In fact, as noted in a recent Wall Street Journal article, 56 percent of all 50-year-old women are expected to live longer than their life expectancy of 83 years and 55 percent of all men are expected to outlive their expectancy of 80 years, according to the Social Security table. This is because the distribution of ages when people are expected to die is a bit skewed with more people living longer than dying early.

So plan to live longer and fine-tune your retirement strategy. This may mean saving more, or for those nearing retirement, reconsidering whether you should work for a few more years and continue growing your retirement accounts.
If you are considering working past 65 there are several very important considerations, although I am only going to touch on two for this post.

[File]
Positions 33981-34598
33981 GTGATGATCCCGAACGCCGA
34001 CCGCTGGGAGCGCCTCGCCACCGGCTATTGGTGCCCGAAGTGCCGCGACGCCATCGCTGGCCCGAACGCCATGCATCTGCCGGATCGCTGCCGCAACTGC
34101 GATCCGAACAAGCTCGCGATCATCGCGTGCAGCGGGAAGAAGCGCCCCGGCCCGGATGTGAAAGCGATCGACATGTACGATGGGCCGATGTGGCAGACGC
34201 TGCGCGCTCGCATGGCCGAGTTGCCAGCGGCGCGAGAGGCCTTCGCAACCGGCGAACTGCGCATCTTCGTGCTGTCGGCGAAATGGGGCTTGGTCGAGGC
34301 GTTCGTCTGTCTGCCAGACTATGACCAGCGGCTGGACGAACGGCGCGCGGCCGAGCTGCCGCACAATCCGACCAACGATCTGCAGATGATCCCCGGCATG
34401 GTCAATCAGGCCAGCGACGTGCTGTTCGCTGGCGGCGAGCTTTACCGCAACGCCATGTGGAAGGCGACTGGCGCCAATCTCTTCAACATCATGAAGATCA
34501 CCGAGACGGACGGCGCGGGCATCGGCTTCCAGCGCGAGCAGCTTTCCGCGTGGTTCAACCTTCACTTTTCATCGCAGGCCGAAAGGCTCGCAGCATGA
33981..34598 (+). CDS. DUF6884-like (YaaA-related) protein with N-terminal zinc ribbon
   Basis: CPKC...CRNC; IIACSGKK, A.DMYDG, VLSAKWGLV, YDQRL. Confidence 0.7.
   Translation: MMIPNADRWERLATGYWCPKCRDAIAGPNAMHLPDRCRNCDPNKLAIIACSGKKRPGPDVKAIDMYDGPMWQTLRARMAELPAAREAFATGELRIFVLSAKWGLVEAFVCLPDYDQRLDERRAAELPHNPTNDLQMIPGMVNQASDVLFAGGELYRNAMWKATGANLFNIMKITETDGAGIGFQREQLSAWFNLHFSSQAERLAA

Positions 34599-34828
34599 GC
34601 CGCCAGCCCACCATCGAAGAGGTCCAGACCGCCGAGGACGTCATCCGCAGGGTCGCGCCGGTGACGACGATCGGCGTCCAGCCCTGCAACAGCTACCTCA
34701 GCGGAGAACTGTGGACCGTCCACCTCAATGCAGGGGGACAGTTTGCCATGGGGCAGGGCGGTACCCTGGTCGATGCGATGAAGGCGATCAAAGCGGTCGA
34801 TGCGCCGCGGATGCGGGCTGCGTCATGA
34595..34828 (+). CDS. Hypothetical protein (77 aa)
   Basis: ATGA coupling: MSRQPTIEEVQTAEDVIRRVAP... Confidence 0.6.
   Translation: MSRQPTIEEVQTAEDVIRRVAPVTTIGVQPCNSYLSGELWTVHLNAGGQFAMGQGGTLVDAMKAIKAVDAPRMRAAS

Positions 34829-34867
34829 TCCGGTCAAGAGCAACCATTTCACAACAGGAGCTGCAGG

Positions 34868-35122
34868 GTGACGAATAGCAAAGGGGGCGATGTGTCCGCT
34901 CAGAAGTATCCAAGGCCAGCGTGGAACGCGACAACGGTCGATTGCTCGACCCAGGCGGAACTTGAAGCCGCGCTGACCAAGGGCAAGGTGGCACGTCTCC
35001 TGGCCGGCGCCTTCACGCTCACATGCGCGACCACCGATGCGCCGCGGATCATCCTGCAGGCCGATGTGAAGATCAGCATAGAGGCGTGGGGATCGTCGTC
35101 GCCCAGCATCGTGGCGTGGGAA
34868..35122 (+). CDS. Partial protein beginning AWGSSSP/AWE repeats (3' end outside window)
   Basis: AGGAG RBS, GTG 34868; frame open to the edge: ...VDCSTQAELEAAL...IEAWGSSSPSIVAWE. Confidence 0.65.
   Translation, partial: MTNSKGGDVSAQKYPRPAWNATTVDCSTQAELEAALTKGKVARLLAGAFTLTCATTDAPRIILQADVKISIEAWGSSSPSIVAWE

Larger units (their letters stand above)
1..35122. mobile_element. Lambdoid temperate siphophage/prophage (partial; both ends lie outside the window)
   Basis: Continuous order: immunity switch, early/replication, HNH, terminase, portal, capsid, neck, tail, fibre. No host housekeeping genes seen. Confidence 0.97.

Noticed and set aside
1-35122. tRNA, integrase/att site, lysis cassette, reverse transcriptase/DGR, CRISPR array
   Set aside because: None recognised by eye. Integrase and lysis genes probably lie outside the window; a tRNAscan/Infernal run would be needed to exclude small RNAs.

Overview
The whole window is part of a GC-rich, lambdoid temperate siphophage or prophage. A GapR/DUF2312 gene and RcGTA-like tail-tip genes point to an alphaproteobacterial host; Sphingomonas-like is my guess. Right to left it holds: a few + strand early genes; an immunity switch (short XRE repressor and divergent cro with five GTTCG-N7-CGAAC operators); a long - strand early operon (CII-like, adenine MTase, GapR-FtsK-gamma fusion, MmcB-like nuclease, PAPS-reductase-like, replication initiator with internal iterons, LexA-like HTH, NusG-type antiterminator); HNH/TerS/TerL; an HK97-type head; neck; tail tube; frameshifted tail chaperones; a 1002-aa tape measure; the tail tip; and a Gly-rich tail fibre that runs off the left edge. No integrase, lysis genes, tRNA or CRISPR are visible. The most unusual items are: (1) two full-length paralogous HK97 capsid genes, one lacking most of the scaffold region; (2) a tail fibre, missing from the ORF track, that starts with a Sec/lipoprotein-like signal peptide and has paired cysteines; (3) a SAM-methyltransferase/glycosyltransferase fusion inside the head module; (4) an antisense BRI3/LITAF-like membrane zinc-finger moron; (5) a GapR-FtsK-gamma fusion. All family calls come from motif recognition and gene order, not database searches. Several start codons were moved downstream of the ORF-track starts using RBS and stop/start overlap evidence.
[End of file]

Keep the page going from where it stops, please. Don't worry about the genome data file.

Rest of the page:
When to take Social Security

If you are not planning to live long in retirement then start taking Social Security at age 62. But, if you plan on living into your eighties, consider this, if you defer taking social security until you are 70 ½, the increase in the payout over those eight years is 76 percent – inflation protected! That is a big move up and may make a big difference if you have not been able to save enough for retirement.

What about Medicare

You’re eligible for Medicare at age 65 but what if your desire or need is to continue to work? Hopefully there is someone at work to help navigate this but in many cases you can't rely on your employer for Medicare guidance. Employers frequently provide wrong or confusing advice about when employees should enroll in Medicare.